One apparent obstacle to a pension deal, according to Todd Weeks, a campaign coordinator at Local 802, is that much of the money in the jazz scene is made off-the-books or in cash.
“We’re not asking them to do anything they can’t afford,” Weeks told In These Times. “The problem of course is that they don’t want to open their books to the pension fund in the event of an audit. They are uncomfortable around issues of transparency when it comes to showing the world how they conduct their business.”
The call for fairer working conditions has special poignancy in light of jazz’s history; musicians’ long struggle for artistic recognition amid racial discrimination and exploitation is reflected in both the aesthetics of the music and the everyday lives of performers.
In a video documentary on the campaign, saxophonist Seán Lyons puts it simply: “I don’t think to be a jazz musician you should have to swear an oath of poverty to be an artist”:
Though the economic plight of artists may be obscured by the mystique and gritty ethos of the jazz scene, the issue has been highlighted as eminent performers have aged and the music industry has narrowed commercial prospects for non-pop genres. The Jazz Foundation of America has documented various stories of artists who’ve fallen into crisis: Pioneering trumpet player Freddie Hubbard relied on the Foundation’s support to cover housing and medical expenses after suffering heart failure. Hundreds of New Orleans musicians were left in dire need of emergency assistance after Hurricane Katrina.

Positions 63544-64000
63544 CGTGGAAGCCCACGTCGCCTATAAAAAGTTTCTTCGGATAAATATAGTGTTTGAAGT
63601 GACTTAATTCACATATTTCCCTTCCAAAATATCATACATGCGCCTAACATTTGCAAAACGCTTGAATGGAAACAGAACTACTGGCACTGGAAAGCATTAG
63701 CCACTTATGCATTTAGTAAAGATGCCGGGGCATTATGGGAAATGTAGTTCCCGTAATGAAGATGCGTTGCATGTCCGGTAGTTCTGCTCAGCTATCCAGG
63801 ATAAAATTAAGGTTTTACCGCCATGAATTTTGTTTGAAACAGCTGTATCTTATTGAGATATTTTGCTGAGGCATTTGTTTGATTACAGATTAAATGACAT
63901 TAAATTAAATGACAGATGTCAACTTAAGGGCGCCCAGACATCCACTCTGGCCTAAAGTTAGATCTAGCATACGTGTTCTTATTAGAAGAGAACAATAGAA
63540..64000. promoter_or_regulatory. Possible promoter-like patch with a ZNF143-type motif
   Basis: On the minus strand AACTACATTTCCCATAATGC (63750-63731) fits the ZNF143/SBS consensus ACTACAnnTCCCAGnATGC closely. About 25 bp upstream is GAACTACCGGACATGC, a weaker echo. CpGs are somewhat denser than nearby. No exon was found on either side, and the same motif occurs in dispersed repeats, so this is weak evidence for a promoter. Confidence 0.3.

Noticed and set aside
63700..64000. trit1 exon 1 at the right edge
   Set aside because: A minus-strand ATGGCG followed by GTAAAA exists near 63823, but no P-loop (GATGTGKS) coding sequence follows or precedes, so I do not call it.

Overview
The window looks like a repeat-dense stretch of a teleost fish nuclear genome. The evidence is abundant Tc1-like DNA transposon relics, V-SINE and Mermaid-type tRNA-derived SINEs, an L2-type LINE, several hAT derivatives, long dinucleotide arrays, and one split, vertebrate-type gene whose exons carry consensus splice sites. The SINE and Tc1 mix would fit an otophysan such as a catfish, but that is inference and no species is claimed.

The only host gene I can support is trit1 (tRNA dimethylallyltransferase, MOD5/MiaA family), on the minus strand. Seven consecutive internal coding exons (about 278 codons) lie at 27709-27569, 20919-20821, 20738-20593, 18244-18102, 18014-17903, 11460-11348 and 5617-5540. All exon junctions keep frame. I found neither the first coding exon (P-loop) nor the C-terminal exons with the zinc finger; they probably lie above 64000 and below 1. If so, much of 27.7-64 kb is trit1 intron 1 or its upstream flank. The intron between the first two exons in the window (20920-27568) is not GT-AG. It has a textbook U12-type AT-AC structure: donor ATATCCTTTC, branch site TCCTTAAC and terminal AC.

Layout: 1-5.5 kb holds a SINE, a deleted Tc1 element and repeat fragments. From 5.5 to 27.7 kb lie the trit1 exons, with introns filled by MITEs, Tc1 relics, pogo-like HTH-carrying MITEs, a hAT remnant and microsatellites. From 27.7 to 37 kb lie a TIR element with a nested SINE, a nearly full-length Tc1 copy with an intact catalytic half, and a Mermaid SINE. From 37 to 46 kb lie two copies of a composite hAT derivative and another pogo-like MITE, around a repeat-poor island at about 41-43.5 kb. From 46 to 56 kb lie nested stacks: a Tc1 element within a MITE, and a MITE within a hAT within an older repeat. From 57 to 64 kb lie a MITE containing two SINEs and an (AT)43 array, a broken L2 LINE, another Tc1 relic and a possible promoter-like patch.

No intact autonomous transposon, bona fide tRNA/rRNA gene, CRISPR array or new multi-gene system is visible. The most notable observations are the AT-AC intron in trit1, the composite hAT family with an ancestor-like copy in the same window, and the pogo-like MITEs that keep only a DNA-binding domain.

With decent pensions and benefits, artists would presumably rely less on assistance from charities like the Jazz Foundation and Local 802’s Emergency Relief Fund. Not to mention, it would help musicians continue to make music through the years, which would strengthen the entire jazz community.
Yet in some ways, the reverence for tradition and personal loyalties that have kept jazz alive also pose a challenge for organizers. Weeks said, “The culture is so entrenched… It’s the whole artist’s mentality–the notion that you need to suffer for your art. And jazz musicians don’t really expect to be able to have access to essential benefits like health insurance or a retirement fund.” Jazz artists who hold creative autonomy as sacred are often wary of union campaigns, he added.
But the political dynamics of the scene may be shifting. The union recently brokered a major collective bargaining agreement for artists participating in the Winter Jazz Fest, providing a pay hike as well as a new degree of trust between musicians and organizers. Writing in the union’s newsletter, Vice President John O’Connor said the deal “helps break the ice and shows that such bargaining can be accomplished with the right leverage and with grassroots support.”
Though struggle may inspire the greatest music, there’s no reason why, after so many generations, that struggle can’t be channeled into action. And if enough people listen up, musicians might finally get their due.